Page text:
A true Alaska Pioneer, Augie Hiebert, was the first to bring live television to Alaska. His dedication and passion to the news industry allowed Alaskans to watch Neil Armstrong walk on the moon at the same time as our counterparts in the Lower 48. Nearly one year after his death and on Veteran’s Day, Augie was honored at a small but packed ceremony at Mirror Lake Middle School, a place that inspired him in his final years of life. Students captured Augie’s heart. His eyes truly sparkled when he talked about what they did, producing a closed-circuit television show for classmates each morning. Throughout the school year, Augie would visit the students and he watched as the confidence in the kids developed, and he encouraged them and supported them in their quest to improve, and to follow their dreams. After all, it was Augie who taught so many of us that anything is possible if only we believe and work hard enough.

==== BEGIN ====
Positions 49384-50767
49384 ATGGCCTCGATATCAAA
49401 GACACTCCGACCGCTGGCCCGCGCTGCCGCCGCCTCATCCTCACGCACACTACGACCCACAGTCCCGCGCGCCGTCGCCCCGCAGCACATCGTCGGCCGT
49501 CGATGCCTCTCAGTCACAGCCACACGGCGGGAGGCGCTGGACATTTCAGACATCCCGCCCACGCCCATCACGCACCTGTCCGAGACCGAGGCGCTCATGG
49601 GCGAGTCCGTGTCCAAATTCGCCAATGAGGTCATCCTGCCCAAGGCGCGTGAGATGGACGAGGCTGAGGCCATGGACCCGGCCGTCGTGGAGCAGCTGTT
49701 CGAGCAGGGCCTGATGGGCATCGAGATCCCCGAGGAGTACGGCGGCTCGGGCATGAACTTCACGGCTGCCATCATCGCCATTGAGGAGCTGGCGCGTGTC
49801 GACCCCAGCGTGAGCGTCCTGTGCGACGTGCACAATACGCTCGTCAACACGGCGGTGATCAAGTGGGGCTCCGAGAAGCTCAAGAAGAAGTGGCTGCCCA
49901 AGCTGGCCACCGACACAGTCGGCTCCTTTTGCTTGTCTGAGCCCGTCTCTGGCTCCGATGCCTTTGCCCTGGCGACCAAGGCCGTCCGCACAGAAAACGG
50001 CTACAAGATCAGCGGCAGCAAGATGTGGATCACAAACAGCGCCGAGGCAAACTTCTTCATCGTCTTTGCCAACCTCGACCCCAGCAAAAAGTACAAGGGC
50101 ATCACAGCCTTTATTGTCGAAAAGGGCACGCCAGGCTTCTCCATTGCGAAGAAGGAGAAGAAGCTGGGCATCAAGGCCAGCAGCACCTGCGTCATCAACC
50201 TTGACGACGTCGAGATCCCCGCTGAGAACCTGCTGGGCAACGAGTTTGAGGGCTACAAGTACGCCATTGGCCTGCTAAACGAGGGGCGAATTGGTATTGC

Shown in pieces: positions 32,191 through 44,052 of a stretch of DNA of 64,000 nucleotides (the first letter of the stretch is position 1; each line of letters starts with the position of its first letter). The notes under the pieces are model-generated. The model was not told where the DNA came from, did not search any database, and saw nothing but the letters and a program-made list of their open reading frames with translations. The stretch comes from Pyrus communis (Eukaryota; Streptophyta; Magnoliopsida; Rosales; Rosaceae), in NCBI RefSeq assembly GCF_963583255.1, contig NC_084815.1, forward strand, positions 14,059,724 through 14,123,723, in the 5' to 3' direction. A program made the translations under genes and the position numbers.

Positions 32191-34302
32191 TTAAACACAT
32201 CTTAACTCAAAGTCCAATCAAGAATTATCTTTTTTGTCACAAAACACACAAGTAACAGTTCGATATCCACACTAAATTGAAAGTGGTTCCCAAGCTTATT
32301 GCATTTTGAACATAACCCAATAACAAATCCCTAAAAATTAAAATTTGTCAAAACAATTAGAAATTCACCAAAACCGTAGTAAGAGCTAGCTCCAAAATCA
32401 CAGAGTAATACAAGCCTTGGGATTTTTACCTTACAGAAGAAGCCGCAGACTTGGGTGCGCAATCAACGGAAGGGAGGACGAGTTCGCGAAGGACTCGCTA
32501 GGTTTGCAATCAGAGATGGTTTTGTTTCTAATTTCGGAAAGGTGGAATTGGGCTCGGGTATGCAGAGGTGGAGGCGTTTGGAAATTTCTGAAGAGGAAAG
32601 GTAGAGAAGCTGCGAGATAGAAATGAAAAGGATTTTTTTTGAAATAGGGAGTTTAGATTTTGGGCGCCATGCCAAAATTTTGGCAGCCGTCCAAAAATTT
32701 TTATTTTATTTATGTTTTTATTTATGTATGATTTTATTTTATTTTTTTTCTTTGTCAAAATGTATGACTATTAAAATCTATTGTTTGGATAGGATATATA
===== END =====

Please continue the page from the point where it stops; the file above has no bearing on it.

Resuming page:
One cold and snowy day in 2006, Augie and his daughter Cathy picked me up and drove me to the school so I could witness first-hand the kids in action. As impressive as they were, it was the twinkle in Augie’s eyes that was distinct and heart-warming. He was making a difference in these kids’ lives – and they were making a difference in his.

Tuesday’s tribute closes an important chapter in Alaska’s history but through the contributions Augie made, I have no doubt that when students approach the studio doors, they will see the sign: The Augie Hiebert Communications Studio, and they will reflect upon that sparkle and they will remember Augie, and thank God for the blessing of having known him.

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